Canon R7 Wildlife Configuration

Canon R7 Wildlife Configuration

I’ve been shooting with the Canon R7 for about six months now and have run it through over 10k captures including wildlife, landscapes and event photography. I’ve tested it with slow shutter speed landscape photography, high speed bird photography and portrait shooting with flash. The more situations I encountered the more I learned about the camera and now I believe I am done with the adjusting of settings.

Programming the Buttons

Canon R7 Wildlife Configuration

I upgraded to the R7 from the 90D which had quite an assortment of settings and functions of it’s own. I even programmed the two custom functions on the 90D but never really used them. However, the only button on the 90D that I had to program was back button focus.  But with the R7 and it’s two shutter modes, electronic and mechanical, subject tracking and eye tracking I quickly realized that I was going to have to program some buttons.

Of course the first order of business was to set up back button focus. Some say back button focus is unnecessary with all the tracking options available, but I don’t find that to be the case. Back button focus is still the way to go. Next I didn’t like that multi function button in front of the shutter button. on all previous cameras that button directly controlled the focus area. Each click changes the size of the focus area. I liked that so that’s how I set it up for the R7.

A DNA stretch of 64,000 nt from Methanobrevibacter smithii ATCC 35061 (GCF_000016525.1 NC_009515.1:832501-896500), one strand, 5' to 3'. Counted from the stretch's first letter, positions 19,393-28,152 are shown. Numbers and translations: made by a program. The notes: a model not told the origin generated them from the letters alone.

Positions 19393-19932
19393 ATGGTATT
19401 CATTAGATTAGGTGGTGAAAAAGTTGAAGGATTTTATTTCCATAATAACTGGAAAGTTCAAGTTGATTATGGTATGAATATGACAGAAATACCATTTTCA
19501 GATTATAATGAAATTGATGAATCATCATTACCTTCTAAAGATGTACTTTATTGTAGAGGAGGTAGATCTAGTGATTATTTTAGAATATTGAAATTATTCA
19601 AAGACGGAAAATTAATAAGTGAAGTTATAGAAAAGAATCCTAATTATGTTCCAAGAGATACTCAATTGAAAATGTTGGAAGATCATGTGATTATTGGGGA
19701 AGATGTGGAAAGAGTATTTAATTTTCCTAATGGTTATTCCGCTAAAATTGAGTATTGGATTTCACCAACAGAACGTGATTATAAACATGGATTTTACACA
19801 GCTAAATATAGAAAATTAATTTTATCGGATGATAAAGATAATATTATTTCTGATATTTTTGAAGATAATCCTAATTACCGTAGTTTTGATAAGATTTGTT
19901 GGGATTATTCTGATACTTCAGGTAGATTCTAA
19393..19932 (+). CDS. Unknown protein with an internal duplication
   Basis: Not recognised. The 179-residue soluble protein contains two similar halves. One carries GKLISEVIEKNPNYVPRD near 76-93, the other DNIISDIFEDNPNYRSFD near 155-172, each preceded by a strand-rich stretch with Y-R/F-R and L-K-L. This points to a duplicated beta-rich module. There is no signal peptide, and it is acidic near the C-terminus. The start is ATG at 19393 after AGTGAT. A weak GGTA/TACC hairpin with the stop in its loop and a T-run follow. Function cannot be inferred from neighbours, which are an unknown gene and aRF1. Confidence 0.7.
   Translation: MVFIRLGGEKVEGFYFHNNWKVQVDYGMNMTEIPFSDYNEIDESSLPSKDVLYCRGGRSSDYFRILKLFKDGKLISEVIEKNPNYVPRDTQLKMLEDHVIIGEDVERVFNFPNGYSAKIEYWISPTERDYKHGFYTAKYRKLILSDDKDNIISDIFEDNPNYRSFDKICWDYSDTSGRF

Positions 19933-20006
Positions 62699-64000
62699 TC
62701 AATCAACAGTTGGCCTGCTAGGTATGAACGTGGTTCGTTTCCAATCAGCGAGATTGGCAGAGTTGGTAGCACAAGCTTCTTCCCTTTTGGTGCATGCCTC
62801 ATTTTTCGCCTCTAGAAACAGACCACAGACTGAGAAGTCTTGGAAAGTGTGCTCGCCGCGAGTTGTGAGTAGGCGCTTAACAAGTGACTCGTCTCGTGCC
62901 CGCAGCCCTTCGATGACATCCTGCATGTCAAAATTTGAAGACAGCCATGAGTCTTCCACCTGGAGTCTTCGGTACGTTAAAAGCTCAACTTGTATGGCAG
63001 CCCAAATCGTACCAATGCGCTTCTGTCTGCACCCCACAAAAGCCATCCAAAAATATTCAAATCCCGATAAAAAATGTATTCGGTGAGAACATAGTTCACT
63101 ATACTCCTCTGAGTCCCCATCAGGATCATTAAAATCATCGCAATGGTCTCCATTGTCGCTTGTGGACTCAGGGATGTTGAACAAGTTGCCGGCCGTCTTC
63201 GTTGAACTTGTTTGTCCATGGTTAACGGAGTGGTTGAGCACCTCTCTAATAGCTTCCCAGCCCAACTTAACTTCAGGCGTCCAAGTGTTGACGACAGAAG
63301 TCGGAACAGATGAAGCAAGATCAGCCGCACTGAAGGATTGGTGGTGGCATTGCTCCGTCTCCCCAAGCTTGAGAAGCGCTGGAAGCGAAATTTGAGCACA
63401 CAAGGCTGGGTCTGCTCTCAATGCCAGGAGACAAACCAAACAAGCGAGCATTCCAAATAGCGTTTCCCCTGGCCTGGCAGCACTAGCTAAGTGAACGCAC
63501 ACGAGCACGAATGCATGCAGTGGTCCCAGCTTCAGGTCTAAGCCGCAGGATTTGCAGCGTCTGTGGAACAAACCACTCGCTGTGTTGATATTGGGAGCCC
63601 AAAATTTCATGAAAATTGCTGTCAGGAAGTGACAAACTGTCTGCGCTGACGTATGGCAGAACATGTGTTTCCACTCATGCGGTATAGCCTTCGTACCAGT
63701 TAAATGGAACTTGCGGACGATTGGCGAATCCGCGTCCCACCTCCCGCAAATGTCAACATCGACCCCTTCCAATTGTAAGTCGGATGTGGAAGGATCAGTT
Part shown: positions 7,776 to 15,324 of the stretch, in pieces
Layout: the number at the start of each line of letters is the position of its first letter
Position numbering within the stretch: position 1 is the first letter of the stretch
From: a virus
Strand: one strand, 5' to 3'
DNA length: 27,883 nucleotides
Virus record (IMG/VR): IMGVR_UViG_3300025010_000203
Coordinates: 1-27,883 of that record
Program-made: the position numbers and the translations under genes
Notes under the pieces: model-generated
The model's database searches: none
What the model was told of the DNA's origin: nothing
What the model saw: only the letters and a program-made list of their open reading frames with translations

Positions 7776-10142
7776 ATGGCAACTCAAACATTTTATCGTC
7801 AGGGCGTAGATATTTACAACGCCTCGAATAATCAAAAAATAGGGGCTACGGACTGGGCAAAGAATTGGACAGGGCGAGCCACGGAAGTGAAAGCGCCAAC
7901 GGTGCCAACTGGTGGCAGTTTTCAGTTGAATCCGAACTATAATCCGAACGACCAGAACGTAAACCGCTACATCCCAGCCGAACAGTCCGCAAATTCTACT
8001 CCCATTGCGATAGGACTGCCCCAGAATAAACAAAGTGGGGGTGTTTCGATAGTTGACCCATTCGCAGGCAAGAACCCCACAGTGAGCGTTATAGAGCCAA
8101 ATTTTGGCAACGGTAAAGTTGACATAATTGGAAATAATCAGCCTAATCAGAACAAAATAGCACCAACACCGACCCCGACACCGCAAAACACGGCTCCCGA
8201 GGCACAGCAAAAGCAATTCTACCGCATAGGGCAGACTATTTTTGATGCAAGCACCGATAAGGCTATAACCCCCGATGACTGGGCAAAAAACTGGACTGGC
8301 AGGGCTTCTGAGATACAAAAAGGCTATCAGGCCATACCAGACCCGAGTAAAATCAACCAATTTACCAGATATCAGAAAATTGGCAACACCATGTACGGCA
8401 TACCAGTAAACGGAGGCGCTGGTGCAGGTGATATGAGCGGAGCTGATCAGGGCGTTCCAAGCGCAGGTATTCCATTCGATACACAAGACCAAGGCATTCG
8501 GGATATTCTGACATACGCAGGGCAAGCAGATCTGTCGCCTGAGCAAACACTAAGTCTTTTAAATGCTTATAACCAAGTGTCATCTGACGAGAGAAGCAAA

Tracking Control

Canon R7 Wildlife Configuration

Next I found that the animal and eye tracking didn’t work very well with deer and elk in the deep woods. Their eyes are often just black circles and the camera can’t tell a black nose from a black eye. The camera was doing exactly what I would not want it to do, which is focus on the animal’s nose. So I reprogrammed the AE lock and magnify buttons, one to toggle subject tracking and the other to toggle eye focus.